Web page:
July 15, 2007

Multichannel Retailing Week: Google

Over the next ten years, multichannel retailers will come to terms with the fact that they have been given the unique challenge of managing a business partner named "Google".

Let's use a parable to describe the situation we now face.

Pretend you are Eddie Bauer. You have a store in a favorable mall. Throughout the history of your business, you teamed up with the mall developer and your competitors to create an experience that was hopefully favorable to your customer. You marketed to your customers. Via your 'brand proposition', you built a loyal customer base that drove your sales increases, and accounted for your profitability.

Then one day a person set up an information booth at the entrance to the mall. This person categorized information about every retailer in the mall, including the items being sold in each store, the price of the items being sold, and any discounts/promotions that are available. If customers were displeased with their experience, the information booth documented the complaints.

The information booth never forced itself on anybody. It created a simple little sign that said 'Free Information'.

Within a year or two of setting up the booth, one out of every five visitors to the mall stopped at the booth for assistance. Visitors were free to ask any question. The information booth freely gave answers to visitors. The information booth became amazingly efficient at answering all questions, no matter how long the line of visitors in front of the information booth.

The retailers in the mall were fascinated by this information booth. Seeing the potential power of the information booth steering new customers to each store, they began to give varying sums of money to the information booth. In exchange, the information booth agreed to prioritize certain bits of information favorable to each retailer. The information booth would not tell any of the retailers how much money each retailer spent. The information booth would not tell any of the retailers how it decides which bits of favorable information were prioritized over other bits of favorable information. Retailers would have to stand next to the information booth, and physically watch how visitors interacted with the information booth.

Soon, each retailer realized it had to pay this fee to the information booth. The retailer had no choice. If it did not pay this fee, then its own customers could defect to other stores in the mall, because the information booth would steer them away from the retailer not paying the fee.

Visitors to the mall realized that they were not getting unbiased information from the information booth. Seeking to help each individual visitor, the information booth subdivided into two mini-booths. One mini-booth had free information, the other mini-booth essentially had brochures of information from the retailers in the mall, with those brochures coming from retailers paying the most money on the top of the pile. Few visitors wanted to wade through the piles in either mini-booth.

Before long, the retailers figured out that it would be really nice to be included in the mini-booth that offered free information. The retailers hired special individuals to figure out how the information booth prioritized free information. Once these special individuals learned how the information booth prioritized free information, they handled day-to-day prioritization for the retailer. These special individuals stayed on top of all the changes that the information booth utilized to rank piles of information.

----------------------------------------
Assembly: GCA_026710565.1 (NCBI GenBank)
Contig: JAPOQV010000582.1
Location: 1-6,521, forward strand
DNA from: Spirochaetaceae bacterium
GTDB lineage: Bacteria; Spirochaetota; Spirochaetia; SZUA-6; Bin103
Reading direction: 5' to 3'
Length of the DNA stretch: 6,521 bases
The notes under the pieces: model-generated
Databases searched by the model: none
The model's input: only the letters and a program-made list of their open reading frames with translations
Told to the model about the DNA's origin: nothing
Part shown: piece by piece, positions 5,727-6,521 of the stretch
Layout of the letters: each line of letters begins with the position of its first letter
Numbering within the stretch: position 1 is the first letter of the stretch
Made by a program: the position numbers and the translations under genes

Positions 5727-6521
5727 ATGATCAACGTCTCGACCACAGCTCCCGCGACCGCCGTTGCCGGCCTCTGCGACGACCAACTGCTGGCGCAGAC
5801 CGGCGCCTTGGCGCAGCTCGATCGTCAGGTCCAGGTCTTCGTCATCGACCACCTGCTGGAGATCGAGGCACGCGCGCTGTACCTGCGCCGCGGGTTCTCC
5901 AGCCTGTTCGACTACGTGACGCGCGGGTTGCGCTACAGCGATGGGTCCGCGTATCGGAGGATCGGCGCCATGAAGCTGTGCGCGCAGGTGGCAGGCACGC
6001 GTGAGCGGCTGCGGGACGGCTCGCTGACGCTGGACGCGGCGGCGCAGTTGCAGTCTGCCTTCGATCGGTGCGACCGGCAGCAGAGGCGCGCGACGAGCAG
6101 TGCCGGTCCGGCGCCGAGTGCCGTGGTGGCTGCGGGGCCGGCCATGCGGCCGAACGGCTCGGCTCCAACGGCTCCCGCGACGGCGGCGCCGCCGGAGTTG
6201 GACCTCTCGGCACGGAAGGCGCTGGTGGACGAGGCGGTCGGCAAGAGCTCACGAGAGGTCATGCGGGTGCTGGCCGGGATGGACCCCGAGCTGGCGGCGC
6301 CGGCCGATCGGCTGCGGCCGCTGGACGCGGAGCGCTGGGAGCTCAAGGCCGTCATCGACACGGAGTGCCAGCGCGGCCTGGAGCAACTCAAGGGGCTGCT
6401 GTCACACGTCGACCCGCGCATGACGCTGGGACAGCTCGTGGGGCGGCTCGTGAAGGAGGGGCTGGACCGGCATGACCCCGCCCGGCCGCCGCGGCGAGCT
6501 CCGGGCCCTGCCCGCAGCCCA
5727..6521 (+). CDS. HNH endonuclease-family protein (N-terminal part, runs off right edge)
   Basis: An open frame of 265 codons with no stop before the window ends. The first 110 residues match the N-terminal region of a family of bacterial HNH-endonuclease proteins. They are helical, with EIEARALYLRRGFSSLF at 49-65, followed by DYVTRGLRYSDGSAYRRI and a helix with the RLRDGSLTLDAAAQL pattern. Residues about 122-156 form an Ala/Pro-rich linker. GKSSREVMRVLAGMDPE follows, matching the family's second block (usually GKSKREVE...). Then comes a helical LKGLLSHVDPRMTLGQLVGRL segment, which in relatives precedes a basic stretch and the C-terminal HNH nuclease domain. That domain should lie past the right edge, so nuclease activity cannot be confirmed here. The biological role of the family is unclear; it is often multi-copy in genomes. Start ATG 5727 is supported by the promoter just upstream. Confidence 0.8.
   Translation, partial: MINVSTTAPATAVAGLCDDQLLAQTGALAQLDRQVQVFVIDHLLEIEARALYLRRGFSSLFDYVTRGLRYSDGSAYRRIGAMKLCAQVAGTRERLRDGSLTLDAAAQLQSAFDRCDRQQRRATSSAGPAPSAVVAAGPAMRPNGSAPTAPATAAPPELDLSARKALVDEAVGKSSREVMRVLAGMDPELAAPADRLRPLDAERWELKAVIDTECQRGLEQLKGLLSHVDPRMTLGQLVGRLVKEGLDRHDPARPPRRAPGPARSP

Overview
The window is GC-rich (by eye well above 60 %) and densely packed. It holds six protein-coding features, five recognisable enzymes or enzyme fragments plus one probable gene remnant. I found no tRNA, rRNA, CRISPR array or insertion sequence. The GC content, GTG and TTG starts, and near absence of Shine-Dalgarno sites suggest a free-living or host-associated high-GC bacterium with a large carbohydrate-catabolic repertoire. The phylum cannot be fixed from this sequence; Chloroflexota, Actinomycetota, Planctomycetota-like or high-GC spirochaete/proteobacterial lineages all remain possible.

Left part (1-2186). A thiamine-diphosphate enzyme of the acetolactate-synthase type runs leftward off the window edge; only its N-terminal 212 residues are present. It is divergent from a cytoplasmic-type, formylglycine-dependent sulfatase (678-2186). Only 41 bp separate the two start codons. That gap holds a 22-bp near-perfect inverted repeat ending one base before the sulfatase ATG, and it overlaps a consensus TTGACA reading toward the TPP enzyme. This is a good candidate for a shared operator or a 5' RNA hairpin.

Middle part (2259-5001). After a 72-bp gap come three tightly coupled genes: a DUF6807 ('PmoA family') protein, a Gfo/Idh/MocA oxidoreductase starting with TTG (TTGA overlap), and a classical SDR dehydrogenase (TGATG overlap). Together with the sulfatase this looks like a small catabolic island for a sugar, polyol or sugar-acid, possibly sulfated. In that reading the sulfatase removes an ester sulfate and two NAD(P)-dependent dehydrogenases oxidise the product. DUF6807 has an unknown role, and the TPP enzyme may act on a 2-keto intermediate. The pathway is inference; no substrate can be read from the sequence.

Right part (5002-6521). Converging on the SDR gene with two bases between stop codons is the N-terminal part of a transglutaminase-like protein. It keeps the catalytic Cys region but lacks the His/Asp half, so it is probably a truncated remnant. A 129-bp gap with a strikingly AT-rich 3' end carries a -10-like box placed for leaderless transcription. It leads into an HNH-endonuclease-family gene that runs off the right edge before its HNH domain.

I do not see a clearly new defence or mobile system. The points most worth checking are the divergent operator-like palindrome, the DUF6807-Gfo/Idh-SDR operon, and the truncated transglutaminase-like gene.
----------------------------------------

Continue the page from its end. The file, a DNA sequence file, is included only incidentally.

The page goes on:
Eventually, the retailers in the mall figured out that they were no longer driving significant sales increases. Eventually, the competitive advantage generated early in the relationship with the information booth was offset, because every retailer paid the information booth to prioritize information. Big retailers paid large sums of money to compete in the paid mini-booth. Small retailers paid the 'special individuals' enough money to compete in the free mini-booth.

'Back in the day', retailers paid money to drive customers to the mall parking lot. Once the customer entered the mall, each retailer competed for customer loyalty.

Today, retailers pay money to drive customers to the mall parking lot. Then, retailers pay the information booth or special individuals a sum of money to enter the mall. Once the customer enters the mall, the customer has a wireless connection to the information booth, a wireless connection that further directs the customer toward the retailer that best leverages the dynamics of the information booth.

This parable illustrates the complex, necessary, and costly dance that multichannel retail will (in my opinion) partake in with Google over the next decade. When all multichannel retailers figure out how to work with Google, figure out how to optimize their website for natural search, or pay a sufficient fee for paid search, any competitive advantage will be lost. At that time, Google has simply figured out a way to extract a portion of the profit multichannel retailers used to generate.

It will be very exciting to see how we as multichannel retailers manage this evolving process. Will we further invite Google into our businesses by giving them full access to our purchase transactions (Google Checkout) and our inventory systems (Item Availability And Keyword Targeting)? Or will our profit and loss statements become challenged, causing us to identify new platforms for enabling customer search? If we take that path, will the customer come with us?

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